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Comparative floral morphology and anatomy of Anacardiaceae and Burseraceae (Sapindales), with a special focus on gynoecium structure and evolution


Bachelier, J B; Endress, P K (2009). Comparative floral morphology and anatomy of Anacardiaceae and Burseraceae (Sapindales), with a special focus on gynoecium structure and evolution. Botanical Journal of the Linnean Society, 159(4):499-571.

Abstract

Anacardiaceae and Burseraceae are traditionally distinguished by the number of ovules (1 vs. 2) per locule and the
direction of ovule curvature (syntropous vs. antitropous). Recent molecular phylogenetic studies have shown that
these families are sister groups in Sapindales after having been separated in different orders for a long time. We
present a comparative morphological study of the flower structure in both families. The major clades, usually
supported in molecular phylogenetic analyses, are well supported by floral structure. In Anacardiaceae, there is a
tendency to gynoecium reduction to a single fertile carpel (particularly in Anacardioideae). The single ovule has a
long and unusually differentiated funicle, which connects with the stylar pollen tube transmitting tract in all
representatives studied. In Anacardiaceae–Spondiadoideae, there is a tendency to form an extensive synascidiate
zone, with a massive remnant of the floral apex in the centre; these features are also present in Beiselia
(Burseraceae) and Kirkiaceae (sister to Anacardiaceae plus Burseraceae) and may represent a synapomorphy or
apomorphic tendency for the three families. In core Burseraceae, gynoecium structure is much less diverse than
in Anacardiaceae and has probably retained more plesiomorphies. Differences in proportions of parts of the ovules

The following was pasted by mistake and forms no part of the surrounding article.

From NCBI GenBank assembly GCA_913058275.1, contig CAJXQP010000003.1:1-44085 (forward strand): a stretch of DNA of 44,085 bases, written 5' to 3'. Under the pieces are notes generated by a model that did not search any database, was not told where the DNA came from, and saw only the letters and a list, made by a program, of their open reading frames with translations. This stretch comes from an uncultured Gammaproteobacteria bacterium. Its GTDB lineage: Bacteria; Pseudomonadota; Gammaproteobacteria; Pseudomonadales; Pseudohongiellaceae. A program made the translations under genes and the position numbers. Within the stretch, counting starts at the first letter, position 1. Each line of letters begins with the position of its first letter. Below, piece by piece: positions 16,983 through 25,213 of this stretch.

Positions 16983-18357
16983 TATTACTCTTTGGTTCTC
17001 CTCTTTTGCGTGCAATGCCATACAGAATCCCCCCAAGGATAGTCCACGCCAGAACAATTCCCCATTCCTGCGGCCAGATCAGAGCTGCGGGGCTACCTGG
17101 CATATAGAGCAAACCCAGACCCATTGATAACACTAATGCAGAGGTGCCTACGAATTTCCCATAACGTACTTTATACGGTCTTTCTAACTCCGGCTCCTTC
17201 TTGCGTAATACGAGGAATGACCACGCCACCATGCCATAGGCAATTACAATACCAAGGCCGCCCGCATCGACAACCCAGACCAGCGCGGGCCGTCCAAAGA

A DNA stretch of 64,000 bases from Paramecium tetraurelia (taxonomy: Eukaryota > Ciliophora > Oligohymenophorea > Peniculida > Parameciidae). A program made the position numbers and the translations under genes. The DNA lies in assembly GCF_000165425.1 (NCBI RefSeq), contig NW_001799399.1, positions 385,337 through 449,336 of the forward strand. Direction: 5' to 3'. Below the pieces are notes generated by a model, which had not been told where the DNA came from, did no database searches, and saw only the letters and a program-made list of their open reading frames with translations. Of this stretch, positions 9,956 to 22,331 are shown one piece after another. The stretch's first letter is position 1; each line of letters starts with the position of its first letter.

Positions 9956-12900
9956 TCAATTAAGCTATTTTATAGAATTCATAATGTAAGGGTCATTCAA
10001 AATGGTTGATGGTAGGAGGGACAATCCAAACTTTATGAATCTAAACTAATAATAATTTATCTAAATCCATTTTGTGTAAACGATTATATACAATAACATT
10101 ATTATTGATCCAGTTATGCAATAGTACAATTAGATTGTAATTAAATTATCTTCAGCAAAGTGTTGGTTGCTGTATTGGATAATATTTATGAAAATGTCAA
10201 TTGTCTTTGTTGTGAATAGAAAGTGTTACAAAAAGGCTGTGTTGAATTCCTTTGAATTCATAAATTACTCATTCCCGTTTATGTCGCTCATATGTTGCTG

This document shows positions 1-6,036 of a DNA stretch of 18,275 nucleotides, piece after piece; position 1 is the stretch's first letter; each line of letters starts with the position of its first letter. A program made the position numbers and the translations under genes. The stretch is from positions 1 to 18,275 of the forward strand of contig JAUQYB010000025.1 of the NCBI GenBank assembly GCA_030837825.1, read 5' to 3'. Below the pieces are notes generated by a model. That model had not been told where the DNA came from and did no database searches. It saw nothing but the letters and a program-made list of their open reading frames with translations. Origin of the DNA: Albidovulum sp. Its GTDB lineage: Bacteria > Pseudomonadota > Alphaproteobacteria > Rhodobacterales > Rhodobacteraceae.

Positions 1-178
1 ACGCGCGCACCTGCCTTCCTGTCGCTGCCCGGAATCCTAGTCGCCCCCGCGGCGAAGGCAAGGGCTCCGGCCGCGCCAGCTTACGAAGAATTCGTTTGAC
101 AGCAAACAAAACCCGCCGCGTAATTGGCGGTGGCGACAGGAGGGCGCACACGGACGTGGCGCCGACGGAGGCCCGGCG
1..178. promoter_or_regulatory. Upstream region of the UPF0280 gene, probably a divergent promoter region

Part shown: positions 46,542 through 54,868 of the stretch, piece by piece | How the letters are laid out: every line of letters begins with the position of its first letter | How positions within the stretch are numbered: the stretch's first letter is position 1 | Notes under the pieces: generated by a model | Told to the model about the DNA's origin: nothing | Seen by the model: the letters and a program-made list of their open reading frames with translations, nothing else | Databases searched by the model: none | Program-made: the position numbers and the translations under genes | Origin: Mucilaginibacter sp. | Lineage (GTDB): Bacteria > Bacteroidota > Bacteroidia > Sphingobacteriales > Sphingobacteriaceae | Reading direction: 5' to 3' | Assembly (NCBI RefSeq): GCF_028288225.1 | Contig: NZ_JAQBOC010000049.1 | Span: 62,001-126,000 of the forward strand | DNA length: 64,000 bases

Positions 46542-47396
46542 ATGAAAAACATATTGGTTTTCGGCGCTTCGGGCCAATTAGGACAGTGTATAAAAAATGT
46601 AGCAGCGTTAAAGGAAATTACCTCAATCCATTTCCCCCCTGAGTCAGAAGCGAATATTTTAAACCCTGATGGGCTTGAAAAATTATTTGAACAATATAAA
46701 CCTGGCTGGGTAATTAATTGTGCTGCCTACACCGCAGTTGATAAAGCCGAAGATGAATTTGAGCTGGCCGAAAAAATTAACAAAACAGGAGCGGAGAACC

in Anacardiaceae and Burseraceae are linked with the different direction of ovule curvature.

Abstract

Anacardiaceae and Burseraceae are traditionally distinguished by the number of ovules (1 vs. 2) per locule and the
direction of ovule curvature (syntropous vs. antitropous). Recent molecular phylogenetic studies have shown that
these families are sister groups in Sapindales after having been separated in different orders for a long time. We
present a comparative morphological study of the flower structure in both families. The major clades, usually
supported in molecular phylogenetic analyses, are well supported by floral structure. In Anacardiaceae, there is a
tendency to gynoecium reduction to a single fertile carpel (particularly in Anacardioideae). The single ovule has a
long and unusually differentiated funicle, which connects with the stylar pollen tube transmitting tract in all
representatives studied. In Anacardiaceae–Spondiadoideae, there is a tendency to form an extensive synascidiate
zone, with a massive remnant of the floral apex in the centre; these features are also present in Beiselia
(Burseraceae) and Kirkiaceae (sister to Anacardiaceae plus Burseraceae) and may represent a synapomorphy or
apomorphic tendency for the three families. In core Burseraceae, gynoecium structure is much less diverse than
in Anacardiaceae and has probably retained more plesiomorphies. Differences in proportions of parts of the ovules
in Anacardiaceae and Burseraceae are linked with the different direction of ovule curvature.

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Additional indexing

Item Type:Journal Article, refereed, original work
Communities & Collections:07 Faculty of Science > Department of Systematic and Evolutionary Botany
Dewey Decimal Classification:580 Plants (Botany)
Language:English
Date:April 2009
Deposited On:03 Jun 2009 05:25
Last Modified:06 Dec 2017 19:42
Publisher:Wiley-Blackwell
ISSN:0024-4074
Publisher DOI:https://doi.org/10.1111/j.1095-8339.2009.00959.x

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